Except as provided in sections 1485(d) and 1557(b) of this title, protests may be filed with respect to merchandise which is the subject of a decision specified in subsection (a) by—
the importers or consignees shown on the entry papers, or their sureties;
any person paying any charge or exaction;
any person seeking entry or delivery;
any person filing a claim for drawback;
with respect to a determination of origin under section 4531 of this title, any exporter or producer of the merchandise subject to that determination, if the exporter or producer completed and signed a USMCA certification of origin (as such term is defined in section 1508 of this title) covering the merchandise; or
any authorized agent of any of the persons described in clauses (A) through (E).
A protest of a decision, order, or finding described in subsection (a) shall be filed with the Customs Service within 180 days after but not before—
date of liquidation or reliquidation, or
in circumstances where subparagraph (A) is inapplicable, the date of the decision as to which protest is made.
A protest by a surety which has an unsatisfied legal claim under its bond may be filed within 180 days from the date of mailing of notice of demand for payment against its bond. If another party has not filed a timely protest, the surety’s protest shall certify that it is not being filed collusively to extend another authorized person’s time to protest as specified in this subsection.
Limitation on protest of reliquidation
Advance notice of certain determinations
Denial of preferential tariff treatment under the USMCA
Denial of preferential tariff treatment under United States-Chile Free Trade Agreement
Denial of preferential tariff treatment under the Dominican Republic-Central America-United States Free Trade Agreement
Denial of preferential tariff treatment under the United States-Peru Trade Promotion Agreement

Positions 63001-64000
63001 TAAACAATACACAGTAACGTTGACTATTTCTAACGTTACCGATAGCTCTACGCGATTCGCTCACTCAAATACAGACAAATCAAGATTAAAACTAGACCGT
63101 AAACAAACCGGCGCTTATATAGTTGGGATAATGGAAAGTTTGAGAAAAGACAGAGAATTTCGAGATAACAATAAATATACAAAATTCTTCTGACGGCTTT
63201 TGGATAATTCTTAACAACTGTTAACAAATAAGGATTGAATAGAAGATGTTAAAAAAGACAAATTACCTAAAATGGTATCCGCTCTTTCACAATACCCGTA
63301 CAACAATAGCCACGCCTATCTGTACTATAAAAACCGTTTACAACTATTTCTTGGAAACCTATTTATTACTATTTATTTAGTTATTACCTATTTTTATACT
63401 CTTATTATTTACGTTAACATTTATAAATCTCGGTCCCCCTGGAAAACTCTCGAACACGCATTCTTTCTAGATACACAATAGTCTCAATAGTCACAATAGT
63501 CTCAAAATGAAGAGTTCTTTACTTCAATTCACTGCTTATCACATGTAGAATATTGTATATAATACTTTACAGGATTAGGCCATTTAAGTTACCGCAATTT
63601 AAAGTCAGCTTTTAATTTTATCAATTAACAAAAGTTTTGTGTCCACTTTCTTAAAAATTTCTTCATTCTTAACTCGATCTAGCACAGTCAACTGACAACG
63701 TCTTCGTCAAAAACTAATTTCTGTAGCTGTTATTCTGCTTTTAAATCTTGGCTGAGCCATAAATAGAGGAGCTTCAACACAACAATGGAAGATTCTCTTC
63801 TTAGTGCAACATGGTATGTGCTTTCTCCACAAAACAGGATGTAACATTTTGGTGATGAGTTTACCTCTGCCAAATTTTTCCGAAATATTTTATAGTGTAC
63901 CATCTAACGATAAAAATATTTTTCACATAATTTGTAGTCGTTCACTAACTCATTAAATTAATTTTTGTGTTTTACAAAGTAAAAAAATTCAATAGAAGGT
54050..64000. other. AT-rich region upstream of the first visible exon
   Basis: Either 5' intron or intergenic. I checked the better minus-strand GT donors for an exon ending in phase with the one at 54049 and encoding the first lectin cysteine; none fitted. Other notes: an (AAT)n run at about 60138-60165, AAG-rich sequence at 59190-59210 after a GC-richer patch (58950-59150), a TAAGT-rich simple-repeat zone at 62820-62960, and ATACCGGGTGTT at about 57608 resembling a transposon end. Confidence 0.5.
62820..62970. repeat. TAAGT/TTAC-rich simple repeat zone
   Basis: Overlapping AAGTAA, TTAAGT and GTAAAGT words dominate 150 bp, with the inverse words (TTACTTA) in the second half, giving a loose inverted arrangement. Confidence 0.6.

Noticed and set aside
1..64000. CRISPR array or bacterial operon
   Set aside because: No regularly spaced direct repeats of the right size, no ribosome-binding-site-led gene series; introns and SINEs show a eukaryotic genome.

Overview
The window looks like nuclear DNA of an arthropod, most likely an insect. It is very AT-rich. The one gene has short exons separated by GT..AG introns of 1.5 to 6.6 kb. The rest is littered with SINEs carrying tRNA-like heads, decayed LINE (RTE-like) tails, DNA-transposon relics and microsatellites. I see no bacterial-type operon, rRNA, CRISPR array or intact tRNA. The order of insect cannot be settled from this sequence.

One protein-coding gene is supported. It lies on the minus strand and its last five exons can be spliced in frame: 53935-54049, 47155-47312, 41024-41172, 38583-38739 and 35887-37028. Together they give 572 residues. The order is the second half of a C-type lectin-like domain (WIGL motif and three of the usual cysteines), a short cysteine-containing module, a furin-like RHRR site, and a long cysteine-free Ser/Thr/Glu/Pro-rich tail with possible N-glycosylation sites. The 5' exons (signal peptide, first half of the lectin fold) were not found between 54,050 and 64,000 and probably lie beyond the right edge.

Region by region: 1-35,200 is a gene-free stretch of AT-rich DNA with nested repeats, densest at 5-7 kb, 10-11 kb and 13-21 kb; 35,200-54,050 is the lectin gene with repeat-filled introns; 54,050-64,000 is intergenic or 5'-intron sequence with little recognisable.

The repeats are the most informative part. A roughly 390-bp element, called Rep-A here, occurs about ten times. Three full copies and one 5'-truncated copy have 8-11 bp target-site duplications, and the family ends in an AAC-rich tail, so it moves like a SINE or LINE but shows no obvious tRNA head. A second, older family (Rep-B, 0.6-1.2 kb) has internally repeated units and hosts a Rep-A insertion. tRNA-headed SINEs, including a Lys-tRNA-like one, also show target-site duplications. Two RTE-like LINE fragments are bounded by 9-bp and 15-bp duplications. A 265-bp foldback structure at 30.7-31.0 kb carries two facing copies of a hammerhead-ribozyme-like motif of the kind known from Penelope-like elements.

Denial of preferential tariff treatment under the United States–Korea Free Trade Agreement
Denial of preferential tariff treatment under the United States–Colombia Trade Promotion Agreement
Denial of preferential tariff treatment under the United States–Panama Trade Promotion Agreement
(June 17, 1930, ch. 497, title IV, § 514, 46 Stat. 734; Pub. L. 91–271, title II, § 207, June 2, 1970, 84 Stat. 284; Pub. L. 96–39, title X, § 1001(b)(3), July 26, 1979, 93 Stat. 305; Pub. L. 96–417, title VI, §§ 601(5), 605, Oct. 10, 1980, 94 Stat. 1744; Pub. L. 98–573, title VI, § 612(b)(1), Oct. 30, 1984, 98 Stat. 3034; Pub. L. 99–514, title XVIII, § 1888(4), Oct. 22, 1986, 100 Stat. 2924; Pub. L. 100–449, title IV, § 403(b), Sept. 28, 1988, 102 Stat. 1884; Pub. L. 103–182, title II, § 208, title IV, § 412(a), title VI, § 645, Dec. 8, 1993, 107 Stat. 2097, 2146, 2206; Pub. L. 104–295, § 21(e)(7), Oct. 11, 1996, 110 Stat. 3531; Pub. L. 106–36, title II, § 2408(b), June 25, 1999, 113 Stat. 171; Pub. L. 108–77, title II, § 205(b), Sept. 3, 2003, 117 Stat. 931; Pub. L. 108–429, title II, § 2103, Dec. 3, 2004, 118 Stat. 2597; Pub. L. 109–53, title II, § 206(b), Aug. 2, 2005, 119 Stat. 484; Pub. L. 109–280, title XIV, § 1635(f)(7), Aug. 17, 2006, 120 Stat. 1171; Pub. L. 110–138, title II, § 205(b), Dec. 14, 2007, 121 Stat. 1476; Pub. L. 111–3, title VII, § 702(c)(1), Feb. 4, 2009, 123 Stat. 110; Pub. L. 112–41, title II, § 204(b), Oct. 21, 2011, 125 Stat. 448; Pub. L. 112–42, title II, § 205(b), Oct. 21, 2011, 125 Stat. 484; Pub. L. 112–43, title II, § 205(b), Oct. 21, 2011, 125 Stat. 519; Pub. L. 116–113, title II, § 204(b), Jan. 29, 2020, 134 Stat. 45.)
cite as: 19 USC 1514